Texas: A Modest Proposal

Since Barack Obama’s reëlection, we’ve been hearing from a bunch of people who are so upset that they want to secede from the Union. Not surprisingly, this sentiment is centered largely around Texas, where there is a widely-held but incorrect belief that the state, unique among the fifty, reserves the right to secede at will.

The White House petition continues to grow, which probably says more about the absurdity of online petitions than it says about secession. Governor Rick Perry says he is against the idea.

Look at what happened last time: a massive war killing hundreds of thousands of people, and for what? So they can still want to leave again, 150 years later? Let’s not repeat that mistake. Let’s just let them go, if they hate this country that much. What do we want Texas for, anyway?

So here’s my proposal. Chop Texas into two pieces: the Panhandle, and the rest of it. The Panhandle is the good part of Texas. The Panhandle has Route 66; it has one of the main east-west corridors for truck and train shipping; it has that restaurant where if you can eat the 72-ounce steak in an hour, it’s free; it has the largest cross in the Western Hemisphere; it has Cadillac Ranch; it has one-third of the world’s helium supply. It has the only assembly and disassembly facility for nuclear weapons in the country. It has Deaf Smith County, which is far too cool a name to let go. It’s one of the fastest-growing sources of wind power in the country, of which I’m sure the rest of Texas is deeply ashamed.

The Panhandle, we keep. The rest of it, go ahead and leave. We won’t miss it. The Panhandle can join Oklahoma.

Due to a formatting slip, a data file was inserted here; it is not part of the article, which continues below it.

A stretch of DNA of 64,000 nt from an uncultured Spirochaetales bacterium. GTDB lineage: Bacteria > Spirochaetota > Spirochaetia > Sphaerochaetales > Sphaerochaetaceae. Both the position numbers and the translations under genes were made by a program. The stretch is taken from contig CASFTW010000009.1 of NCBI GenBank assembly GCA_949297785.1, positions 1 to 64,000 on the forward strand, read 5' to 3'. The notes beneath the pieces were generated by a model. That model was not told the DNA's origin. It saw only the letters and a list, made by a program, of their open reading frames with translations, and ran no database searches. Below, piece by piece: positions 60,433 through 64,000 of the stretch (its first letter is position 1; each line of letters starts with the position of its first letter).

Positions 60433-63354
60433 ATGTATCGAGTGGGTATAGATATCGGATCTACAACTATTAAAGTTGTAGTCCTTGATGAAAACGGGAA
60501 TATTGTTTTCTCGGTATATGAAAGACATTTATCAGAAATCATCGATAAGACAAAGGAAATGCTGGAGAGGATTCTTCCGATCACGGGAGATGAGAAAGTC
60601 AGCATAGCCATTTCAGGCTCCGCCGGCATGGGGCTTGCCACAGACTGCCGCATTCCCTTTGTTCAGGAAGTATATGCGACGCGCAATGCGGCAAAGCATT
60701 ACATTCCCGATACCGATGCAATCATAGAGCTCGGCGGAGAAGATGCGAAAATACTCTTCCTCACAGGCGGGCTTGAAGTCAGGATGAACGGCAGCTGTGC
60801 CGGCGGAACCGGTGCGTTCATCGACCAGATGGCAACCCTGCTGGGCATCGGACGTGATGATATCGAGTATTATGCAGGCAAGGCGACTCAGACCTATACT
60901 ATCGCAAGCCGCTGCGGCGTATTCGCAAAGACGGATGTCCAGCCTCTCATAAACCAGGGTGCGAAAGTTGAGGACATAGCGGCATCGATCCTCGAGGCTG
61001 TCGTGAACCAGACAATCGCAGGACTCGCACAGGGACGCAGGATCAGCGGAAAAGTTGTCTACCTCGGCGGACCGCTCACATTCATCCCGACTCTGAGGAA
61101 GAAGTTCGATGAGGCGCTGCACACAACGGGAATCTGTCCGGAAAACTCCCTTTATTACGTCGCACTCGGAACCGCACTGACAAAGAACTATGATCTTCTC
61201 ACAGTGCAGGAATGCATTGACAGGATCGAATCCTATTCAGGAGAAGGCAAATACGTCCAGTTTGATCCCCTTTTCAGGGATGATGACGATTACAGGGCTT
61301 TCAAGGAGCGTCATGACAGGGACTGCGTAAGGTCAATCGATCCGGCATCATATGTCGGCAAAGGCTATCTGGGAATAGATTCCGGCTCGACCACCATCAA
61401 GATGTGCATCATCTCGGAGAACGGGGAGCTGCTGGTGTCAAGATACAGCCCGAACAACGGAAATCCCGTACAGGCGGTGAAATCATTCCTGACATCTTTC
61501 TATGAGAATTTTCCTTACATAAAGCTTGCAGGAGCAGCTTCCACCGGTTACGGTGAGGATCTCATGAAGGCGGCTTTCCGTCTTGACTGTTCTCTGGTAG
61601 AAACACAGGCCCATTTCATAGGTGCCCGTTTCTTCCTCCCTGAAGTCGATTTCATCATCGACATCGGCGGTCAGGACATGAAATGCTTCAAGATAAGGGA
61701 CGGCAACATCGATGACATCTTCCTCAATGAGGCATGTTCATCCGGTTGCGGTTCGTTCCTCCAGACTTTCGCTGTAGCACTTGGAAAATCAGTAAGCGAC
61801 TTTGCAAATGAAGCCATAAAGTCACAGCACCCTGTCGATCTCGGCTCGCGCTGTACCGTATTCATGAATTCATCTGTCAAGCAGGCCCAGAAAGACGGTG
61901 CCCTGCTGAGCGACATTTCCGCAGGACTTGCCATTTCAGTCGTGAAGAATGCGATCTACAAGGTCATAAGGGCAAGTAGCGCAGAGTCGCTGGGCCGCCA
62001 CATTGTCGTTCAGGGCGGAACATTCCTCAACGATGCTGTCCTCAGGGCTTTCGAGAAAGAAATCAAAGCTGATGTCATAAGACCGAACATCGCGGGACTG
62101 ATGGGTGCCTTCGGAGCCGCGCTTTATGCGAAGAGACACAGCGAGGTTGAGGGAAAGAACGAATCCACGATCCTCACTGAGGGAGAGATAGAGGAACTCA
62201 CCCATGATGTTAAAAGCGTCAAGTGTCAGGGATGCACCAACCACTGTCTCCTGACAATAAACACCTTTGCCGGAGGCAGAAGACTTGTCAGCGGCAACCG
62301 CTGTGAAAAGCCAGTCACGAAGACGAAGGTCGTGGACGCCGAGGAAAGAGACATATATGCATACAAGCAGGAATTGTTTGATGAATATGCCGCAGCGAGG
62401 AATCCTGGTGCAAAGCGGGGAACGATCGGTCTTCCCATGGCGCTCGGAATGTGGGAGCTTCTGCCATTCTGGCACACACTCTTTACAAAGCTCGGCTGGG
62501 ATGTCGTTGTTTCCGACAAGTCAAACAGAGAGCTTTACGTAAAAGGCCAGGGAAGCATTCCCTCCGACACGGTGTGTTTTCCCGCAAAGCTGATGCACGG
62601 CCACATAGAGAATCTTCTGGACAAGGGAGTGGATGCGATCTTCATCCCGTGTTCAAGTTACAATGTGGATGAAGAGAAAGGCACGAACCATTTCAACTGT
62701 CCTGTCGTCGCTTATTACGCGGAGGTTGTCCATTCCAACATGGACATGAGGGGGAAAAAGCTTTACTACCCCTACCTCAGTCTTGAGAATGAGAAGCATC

The federal government can just pull out. Send letters to all the senior citizens informing them that their Social Security and Medicare benefits will be ending—I’m sure they resent every penny of “redistribution” they get from those programs, and will be happy to be free of them. Fold up the Postal Service and drive all the trucks north. Remove all the military hardware, and blow up the bases on the way out—we can’t have that stuff falling into the hands of a foreign government, after all. Pack up the Border Patrol and leave it to the Texas Rangers.

Oh, sure, the Panhandle is one of the most deeply Republican areas in the country. Roberts County voted 92.9% for Mitt Romney. But being Republican doesn’t necessarily mean not wanting to be American, and Republicans are more than welcome in the USA. Folks need only move south if they want out—just like people in other states who want out can just pack up and head for Texas.

Texas is the rare red state that pays more in taxes than it receives in federal spending, so it should be able to fend for itself. It’s got all that oil, after all. As long as the Texas State Guard, National Guard, and a bunch of well-armed good ol’ boys who remember the Alamo can secure the border against those Mexican drug cartels, it’ll be fine.

We will miss Big Bend National Park. When the Republic of Texas sells it to a private company, and the roller coasters and water slides go up, it will be lost forever. A very real but worthwhile sacrifice.

Meanwhile, Puerto Rico has voted to pursue statehood, so we may not even have to change the flag.

Or, you know, maybe all this secession talk is, as they say in Texas, “All hat and no cattle.”

Cattle on a ranch